AUTHORITARIAN GOVERNMENTS around the world have increasingly embraced the disgraceful tactic of arresting U.S. citizens and holding them as de facto hostages in an attempt to gain leverage over Washington. Iran and North Korea were pioneering practitioners — and both repeatedly extracted U.S. concessions. That probably encouraged other nations, including Egypt and Venezuela. Now comes Recep Tayyip Erdogan's Turkey, a NATO member that appears well on its way to becoming an outlaw state.
In the past year the Erdogan government has seized a dozen Americans as well as two Turks working for U.S. consulates. With a brazenness that would make Tehran's Revolutionary Guard Corps blush, Mr. Erdogan recently made clear that the prisoners are little more than pawns whom he wishes to trade for Turks in the United States — particularly the cleric Fethullah Gulen, an Erdogan rival who lives in Pennsylvania. "Give us that pastor," Mr. Erdogan recently said of Mr. Gulen, "and we will do what we can" to release Andrew Brunson, an America minister.
Following the latest arrest, of a consular employee in Istanbul, an understandably exasperated U.S. Embassy announced a freeze Sunday on the issuance of nonimmigrant visas to Turks — a drastic measure that was quickly reciprocated by the Turkish mission in Washington. Such a ban could hurt many innocent people, including Turkish journalists and civil society activists working to resist Mr. Erdogan's repression. If it endures, it should be refined to target government officials, business executives and others linked to the regime.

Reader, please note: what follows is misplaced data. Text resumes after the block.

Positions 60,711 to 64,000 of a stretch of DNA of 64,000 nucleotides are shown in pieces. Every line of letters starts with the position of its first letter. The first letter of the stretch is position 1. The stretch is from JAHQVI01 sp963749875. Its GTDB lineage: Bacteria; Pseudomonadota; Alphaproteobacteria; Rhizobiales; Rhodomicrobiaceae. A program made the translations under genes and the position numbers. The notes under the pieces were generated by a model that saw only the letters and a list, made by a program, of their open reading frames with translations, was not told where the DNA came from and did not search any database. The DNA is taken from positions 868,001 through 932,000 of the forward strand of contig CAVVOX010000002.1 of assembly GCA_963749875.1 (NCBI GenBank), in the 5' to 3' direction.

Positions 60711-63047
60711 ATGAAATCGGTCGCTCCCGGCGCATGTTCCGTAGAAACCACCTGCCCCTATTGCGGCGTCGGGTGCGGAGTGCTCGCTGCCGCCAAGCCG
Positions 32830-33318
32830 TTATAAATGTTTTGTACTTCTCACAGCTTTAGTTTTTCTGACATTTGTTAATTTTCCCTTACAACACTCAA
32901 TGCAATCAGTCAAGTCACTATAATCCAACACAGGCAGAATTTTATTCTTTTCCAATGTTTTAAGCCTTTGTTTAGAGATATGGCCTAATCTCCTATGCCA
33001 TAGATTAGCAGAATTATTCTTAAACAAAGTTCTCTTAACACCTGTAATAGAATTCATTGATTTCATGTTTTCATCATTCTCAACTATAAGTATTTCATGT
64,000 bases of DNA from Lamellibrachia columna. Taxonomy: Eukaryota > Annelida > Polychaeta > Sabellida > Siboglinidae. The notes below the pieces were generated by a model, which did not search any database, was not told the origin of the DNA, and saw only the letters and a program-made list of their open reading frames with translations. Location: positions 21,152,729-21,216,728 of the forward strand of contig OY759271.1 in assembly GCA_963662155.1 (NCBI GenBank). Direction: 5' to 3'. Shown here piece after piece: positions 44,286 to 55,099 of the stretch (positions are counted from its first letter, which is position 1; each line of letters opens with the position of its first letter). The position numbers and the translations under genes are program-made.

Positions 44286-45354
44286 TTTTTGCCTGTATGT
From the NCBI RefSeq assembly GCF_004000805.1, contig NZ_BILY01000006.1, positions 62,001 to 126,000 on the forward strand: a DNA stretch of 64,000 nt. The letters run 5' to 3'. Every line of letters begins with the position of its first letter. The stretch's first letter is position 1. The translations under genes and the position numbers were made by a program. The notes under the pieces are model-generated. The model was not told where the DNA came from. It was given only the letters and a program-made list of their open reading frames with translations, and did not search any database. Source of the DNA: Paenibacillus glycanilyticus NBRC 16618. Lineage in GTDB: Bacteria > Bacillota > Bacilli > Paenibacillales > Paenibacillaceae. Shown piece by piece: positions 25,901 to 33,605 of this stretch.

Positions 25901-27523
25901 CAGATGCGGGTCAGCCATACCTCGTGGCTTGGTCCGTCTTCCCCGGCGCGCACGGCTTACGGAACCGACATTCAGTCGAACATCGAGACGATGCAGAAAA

There's no question, however, that the Trump administration, which has persisted in describing Mr. Erdogan as a close ally, must now stand up to his bullying. The Turkish ruler appears to believe he can persecute Americans with impunity; his arrogance was encapsulated when he watched as his security detail attacked peaceful protesters outside the Turkish ambassador's residence in Washington in May. His demands about Turks in the United States are equally lawless. Ankara has offered scant evidence that Mr. Gulen is guilty of a crime, which means that U.S. courts could not approve extradition. Two other Turks whose return Mr. Erdogan seeks are being prosecuted for helping Iran evade sanctions.
Over about 15 years in power, Mr. Erdogan may have drawn the conclusion that Washington will inevitably tolerate his transgressions because of Turkey's strategic importance. Unfortunately, the Obama administration provided plenty of evidence for that, as has President Trump, who after meeting Mr. Erdogan last month inexplicably declared that "we are as close as we've ever been." In fact, Turkey's value in fighting the Islamic State has diminished as U.S. forces have partnered with rival Kurds; and Ankara's decision to work with Russia and Iran in Syria, while purchasing an advanced air defense system from Moscow, has further detached it from the West.
The long-standing U.S. alliance with Turkey should be preserved, to the extent that is possible with Mr. Erdogan in power. But that cannot come at the expense of tolerating hostage-taking and assaults on the U.S. rule of law. Mr. Erdogan should be made to understand that he is risking a rupture of relations that will do far more harm to his regime than to the United States.
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